Is It Okay To Use Different Academic Standards Based on a Students Race?

I was honestly shocked the other day when on the local news I saw a report that the Florida Board of Education, just passed a new race-based standards of academic acceptance which will affect all of the 2.6 million students that are in the state’s public school system.

I was shocked because I don’t remember hearing about this, and yet it has passed. Apparently there was no vote on this from the public and I was even more shocked to hear what the standards are.

The new academic standard says that by 2018, 90% of Asian students, 88% of white students, 81% of Hispanic students and 74% of black students are to be reading at or above grade level.

It also states that 92% of Asian students, 86% of white students, 80% of Hispanic students and 74% of black students will be at or above their math grade level.

Really?

Now some people will say that this is a part of Affirmative Action, but I’d like to argue against that. This is part of goals required from Florida’s waiver of No Child Left Behind. State officials say that these new standards take into account the performance numbers of current students of color.

I say that this is a way the state can take the blame away from where it really should be, and that is on failing schools, inequality of schools and teachers in different communities, poor teachers, bad parenting and failing community services and supports.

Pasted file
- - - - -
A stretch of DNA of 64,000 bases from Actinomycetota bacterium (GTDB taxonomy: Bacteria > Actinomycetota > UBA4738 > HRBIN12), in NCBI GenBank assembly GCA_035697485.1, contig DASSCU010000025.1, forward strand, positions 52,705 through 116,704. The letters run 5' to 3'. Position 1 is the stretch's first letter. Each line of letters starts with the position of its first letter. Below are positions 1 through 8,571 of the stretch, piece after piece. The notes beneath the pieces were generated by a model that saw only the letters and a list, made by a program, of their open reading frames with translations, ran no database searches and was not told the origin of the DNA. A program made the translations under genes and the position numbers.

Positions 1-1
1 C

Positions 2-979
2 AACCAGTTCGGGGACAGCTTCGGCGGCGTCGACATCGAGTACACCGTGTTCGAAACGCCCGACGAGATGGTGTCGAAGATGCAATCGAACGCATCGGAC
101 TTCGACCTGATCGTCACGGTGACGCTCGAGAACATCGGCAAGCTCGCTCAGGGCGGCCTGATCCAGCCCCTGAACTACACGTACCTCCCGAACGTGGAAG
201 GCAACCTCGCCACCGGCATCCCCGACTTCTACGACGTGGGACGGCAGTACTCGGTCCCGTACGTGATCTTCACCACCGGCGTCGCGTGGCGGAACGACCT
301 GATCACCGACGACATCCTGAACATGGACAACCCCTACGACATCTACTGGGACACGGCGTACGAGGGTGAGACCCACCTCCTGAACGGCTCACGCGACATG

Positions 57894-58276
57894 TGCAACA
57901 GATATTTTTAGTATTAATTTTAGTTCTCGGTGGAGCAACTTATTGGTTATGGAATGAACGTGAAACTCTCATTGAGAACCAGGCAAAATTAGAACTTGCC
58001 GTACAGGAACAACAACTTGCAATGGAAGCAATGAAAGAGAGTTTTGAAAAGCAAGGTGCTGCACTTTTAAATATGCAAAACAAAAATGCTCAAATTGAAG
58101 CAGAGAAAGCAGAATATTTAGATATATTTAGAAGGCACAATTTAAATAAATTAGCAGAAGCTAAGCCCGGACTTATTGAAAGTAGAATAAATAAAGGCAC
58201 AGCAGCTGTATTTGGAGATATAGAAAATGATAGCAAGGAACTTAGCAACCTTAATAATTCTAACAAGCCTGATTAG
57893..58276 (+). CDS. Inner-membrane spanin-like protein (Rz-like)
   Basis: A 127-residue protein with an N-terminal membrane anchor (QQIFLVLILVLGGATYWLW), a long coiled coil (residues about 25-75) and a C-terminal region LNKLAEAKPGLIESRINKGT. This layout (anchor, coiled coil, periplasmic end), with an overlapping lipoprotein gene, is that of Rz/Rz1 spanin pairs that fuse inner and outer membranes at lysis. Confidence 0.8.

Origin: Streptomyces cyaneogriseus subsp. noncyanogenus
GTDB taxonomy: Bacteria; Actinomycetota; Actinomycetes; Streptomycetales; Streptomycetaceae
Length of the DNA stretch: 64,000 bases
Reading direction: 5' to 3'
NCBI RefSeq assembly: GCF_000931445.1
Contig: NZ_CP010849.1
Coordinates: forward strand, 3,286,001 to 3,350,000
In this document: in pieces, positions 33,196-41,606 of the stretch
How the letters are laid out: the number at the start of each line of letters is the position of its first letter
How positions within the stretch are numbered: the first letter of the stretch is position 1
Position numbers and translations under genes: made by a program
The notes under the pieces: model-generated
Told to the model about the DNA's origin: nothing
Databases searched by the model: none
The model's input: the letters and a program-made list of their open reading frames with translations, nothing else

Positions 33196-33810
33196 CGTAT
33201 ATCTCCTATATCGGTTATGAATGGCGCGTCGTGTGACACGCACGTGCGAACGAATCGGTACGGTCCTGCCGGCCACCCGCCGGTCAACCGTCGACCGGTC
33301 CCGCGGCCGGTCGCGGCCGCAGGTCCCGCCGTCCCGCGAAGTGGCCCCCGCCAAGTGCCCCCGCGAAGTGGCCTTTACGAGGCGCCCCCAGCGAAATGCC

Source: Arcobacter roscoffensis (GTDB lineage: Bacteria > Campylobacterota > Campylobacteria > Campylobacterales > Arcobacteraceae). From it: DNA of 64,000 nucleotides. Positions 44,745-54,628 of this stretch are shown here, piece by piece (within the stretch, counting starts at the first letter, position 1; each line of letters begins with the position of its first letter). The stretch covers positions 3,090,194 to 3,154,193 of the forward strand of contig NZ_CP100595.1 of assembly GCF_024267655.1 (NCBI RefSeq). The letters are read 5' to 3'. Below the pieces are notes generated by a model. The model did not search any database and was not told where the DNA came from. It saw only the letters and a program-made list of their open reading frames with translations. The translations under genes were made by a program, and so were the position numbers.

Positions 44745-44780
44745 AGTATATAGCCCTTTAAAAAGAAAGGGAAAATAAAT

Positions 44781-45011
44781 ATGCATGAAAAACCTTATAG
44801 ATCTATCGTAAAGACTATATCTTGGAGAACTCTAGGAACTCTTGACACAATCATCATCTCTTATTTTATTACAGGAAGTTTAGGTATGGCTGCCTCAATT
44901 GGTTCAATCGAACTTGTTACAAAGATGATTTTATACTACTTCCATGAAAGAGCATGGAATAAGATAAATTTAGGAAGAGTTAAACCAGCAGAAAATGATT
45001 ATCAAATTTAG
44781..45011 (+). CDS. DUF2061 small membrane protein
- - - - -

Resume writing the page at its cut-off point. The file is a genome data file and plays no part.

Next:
It is unconscionable to me that we would expect less of a child based on his or her race/ethnicity. All kids have the ability to learn regardless of race or ethnicity.

It is true that often things such as socio-economic status and parental educational background have a lot to do with a child’s academic performance, exposure and experiences, but to dumb down the expectations of a child based on their race/ethnicity is really backwards.

And where is Florida getting this idea from? Virginia! No offense to Virginians, but Florida is following in Virginia’s footsteps when it comes to educating their students. Some say it’s so that black and Hispanic children won’t feel bad when they don’t perform as well as their white and Asian counterparts. Really?

When I was in high school I had to pass a competency exam to graduate, my race/ethnicity played no part in this. I was expected to get the same passing score as everyone. They same went for the exit exams I took in undergrad and graduate school.

Former Florida Governor Jeb Bush even said that this would send a “devastating message” that Hispanic and black students aren’t as capable as other students.